I've been very busy, as the semester is nearing its end. It's that time of year when pieces of paper are like the brooms in Fantasia. And I'm like the Sorcerer's Apprentice: Every time I turn around, those papers multiply.
It's strange: I've been sleep-deprived, yet people have been telling me I look "really good." Hmm...Maybe the world really likes tired women! I know that some men, anyway, are turned on by us!
Speaking of men and the women who turn them on: When I got home tonight, I turned on the TV and caught part of Dateline. Tonight's segment dealt with one Dr. Mark Weinberger, who defrauded patients (one of whom died as a result of his cavalier treatment) as well as Medicaid and, after dumping his wife, fled to the Italian Alpine town of Courmayeur.
What's amazing is that he lived as conspicuously as he did, and was as careless about such things as his dealings with his rental agent, and went for as long as he did without getting caught. And, while there, he fell in love (if someone like him is capable of love) with a clerk in a local store named Monica who, as it turns out, is transsexual.
He used a fake name and invented a past for himself--or, beyond a certain point, simply wouldn't talk about his past anymore. Still, the clerk was charmed by her exotic American paramour--at least until she found out that he was on the lam. In a rather nice twist of fate, she and his ex-wife have become Facebook pals.
What particularly intrigued me about that part of the story, though, was that he was Monica's first lover in her life as a woman. In that sense, her story parallels mine, and that of some other transwomen I know. To anyone else, those first loves in our new lives seem almost "too good to be true": they're richer, more handsome, smarter or in some other way more than we imagined our first loves would be. And we're all too ready to swallow their bait whole because, for many of us, that first new love validates who we are and what we want to be. And that love, or whatever you want to call it, gives us a sense of security at a time in which, as happy as we are about finally living the lives we envisioned for ourselves, we are still very, very vulnerable.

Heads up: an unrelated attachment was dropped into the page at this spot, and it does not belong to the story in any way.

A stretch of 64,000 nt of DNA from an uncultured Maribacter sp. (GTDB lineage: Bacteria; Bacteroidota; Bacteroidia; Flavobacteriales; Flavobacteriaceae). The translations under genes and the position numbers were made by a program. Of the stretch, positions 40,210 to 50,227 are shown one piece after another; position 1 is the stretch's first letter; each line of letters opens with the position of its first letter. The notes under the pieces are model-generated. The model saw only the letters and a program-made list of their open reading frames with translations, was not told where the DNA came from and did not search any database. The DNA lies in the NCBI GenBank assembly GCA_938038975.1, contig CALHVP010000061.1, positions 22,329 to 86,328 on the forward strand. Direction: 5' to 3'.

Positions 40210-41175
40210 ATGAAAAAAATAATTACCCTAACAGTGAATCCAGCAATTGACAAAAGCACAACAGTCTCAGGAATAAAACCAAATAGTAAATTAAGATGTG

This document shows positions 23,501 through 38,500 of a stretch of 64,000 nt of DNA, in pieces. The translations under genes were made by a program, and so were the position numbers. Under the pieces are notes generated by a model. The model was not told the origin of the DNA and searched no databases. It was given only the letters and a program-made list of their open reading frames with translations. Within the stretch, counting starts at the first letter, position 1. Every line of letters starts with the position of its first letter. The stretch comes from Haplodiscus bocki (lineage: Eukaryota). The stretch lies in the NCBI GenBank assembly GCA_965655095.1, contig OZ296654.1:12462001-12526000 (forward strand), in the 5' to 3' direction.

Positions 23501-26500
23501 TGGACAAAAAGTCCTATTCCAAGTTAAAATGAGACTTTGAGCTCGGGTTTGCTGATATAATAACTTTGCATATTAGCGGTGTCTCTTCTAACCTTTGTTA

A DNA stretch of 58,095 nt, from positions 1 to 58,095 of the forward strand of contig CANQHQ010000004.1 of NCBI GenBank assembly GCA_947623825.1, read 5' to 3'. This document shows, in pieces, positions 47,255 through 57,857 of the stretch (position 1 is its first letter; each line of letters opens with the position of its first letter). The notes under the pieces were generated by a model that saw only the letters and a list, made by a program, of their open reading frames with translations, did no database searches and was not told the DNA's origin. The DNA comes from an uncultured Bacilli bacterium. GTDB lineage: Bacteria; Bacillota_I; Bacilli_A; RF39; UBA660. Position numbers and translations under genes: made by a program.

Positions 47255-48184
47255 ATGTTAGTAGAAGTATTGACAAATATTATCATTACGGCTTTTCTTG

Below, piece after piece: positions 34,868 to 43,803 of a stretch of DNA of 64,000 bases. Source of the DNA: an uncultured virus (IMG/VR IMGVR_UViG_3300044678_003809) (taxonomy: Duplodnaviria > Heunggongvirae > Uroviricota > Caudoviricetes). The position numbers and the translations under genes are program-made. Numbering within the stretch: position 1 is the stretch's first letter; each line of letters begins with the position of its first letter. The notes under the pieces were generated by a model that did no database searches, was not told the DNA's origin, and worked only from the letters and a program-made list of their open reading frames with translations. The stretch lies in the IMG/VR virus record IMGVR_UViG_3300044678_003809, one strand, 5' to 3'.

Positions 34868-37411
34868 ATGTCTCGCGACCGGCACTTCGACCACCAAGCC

So, as much as Dr. Weinberger deserves to be punished for the lives he ruined (or, in one case, ended altogether) with unnecessary or botched surgery, I have a particular ire over the way he, and people like him, manipulate other people through their vulnerabilities: Something like that happened to me, too.